U.S.-flag Great Lakes carriers moved about 11.36 million tons of cargo in July, their highest monthly total in two years, according to the Lake Carriers’ Association, which represents 17 companies operating 57 U.S.-flag vessels.
The industry’s July total also represented increases of 8.6 percent compared to June, and 10.2 percent compared to a year earlier, the group said.
Iron ore for steel production totaled 5.3 million tons, an increase of nearly 15 percent compared to a year ago.
“Higher water levels did allow for some cargoes to approach 70,000 tons, but even so, the vessels were still less than full. With 18 million cubic yards of sediment clogging ports and waterways, only dredging will fully restore the Great Lakes Navigation System,” LCA warned.
Coal cargoes reached 2.1 million tons, a slight increase compared to a year ago. Loadings on Lake Superior remained unchanged from a year ago, and on Lake Michigan, loadings dropped 50 percent, but these shipments from Lake Erie ports rose 65 percent.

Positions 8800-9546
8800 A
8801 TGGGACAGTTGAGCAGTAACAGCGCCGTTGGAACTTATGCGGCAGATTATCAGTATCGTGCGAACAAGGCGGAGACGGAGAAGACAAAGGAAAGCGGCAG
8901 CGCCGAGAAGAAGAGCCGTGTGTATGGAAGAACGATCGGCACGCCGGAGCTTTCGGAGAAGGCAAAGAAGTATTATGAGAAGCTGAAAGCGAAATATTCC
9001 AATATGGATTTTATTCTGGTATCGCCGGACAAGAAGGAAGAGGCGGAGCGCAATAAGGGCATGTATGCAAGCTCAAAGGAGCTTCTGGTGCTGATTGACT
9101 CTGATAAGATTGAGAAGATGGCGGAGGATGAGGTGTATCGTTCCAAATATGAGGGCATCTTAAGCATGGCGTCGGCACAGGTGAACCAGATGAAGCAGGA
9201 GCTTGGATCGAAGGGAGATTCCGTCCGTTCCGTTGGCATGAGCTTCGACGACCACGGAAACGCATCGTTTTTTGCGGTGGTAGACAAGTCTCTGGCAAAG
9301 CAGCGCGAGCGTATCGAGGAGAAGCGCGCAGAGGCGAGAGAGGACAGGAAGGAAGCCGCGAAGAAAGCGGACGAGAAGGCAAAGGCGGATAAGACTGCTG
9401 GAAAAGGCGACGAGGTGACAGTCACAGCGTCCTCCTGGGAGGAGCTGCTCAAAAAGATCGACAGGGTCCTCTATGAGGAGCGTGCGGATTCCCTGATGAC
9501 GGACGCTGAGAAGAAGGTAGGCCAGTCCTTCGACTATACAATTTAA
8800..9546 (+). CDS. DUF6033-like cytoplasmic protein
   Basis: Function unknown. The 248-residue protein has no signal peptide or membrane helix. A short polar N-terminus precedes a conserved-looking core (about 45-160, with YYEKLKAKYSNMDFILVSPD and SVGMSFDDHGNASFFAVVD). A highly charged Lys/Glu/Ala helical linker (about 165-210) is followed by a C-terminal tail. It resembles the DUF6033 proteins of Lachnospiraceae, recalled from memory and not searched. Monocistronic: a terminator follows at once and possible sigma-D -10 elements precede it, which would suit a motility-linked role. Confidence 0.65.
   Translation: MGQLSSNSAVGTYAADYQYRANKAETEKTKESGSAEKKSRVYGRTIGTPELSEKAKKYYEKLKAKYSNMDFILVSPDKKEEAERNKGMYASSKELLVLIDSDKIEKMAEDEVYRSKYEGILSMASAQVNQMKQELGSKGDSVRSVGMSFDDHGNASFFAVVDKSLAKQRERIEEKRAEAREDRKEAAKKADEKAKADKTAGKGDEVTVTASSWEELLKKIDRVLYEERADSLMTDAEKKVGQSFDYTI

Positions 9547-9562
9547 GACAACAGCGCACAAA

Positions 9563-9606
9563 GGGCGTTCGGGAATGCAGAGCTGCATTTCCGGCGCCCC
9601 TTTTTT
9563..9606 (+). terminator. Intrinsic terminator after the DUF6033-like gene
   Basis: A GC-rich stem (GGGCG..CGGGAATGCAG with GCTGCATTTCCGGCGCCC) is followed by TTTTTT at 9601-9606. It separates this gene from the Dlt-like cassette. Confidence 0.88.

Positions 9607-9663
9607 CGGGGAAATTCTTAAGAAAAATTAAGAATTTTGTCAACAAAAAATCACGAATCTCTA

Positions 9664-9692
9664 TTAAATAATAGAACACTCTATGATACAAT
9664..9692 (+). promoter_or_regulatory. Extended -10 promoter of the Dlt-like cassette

The association noted shipments of limestone — 3.4 million tons — reached their highest level in two years, an increase of more than 10 percent compared to a year ago.
Year-to-date, U.S.-flag cargo movement stands at 38.4 million tons, a decrease of 10.8 percent compared to a year ago.
“Even though 55 U.S.-flag lakers were in service in July, an increase of five hulls compared to a year ago, the fleet has yet to overcome the thousands of hours lost to heavy ice formations in March and April,” LCA said.
“Decreases in cargo totals are not the only impact of the brutal winter. Repairing the damage that ice did to U.S.-flag lakers has cost LCA’s members more than $5.7 million,” it added.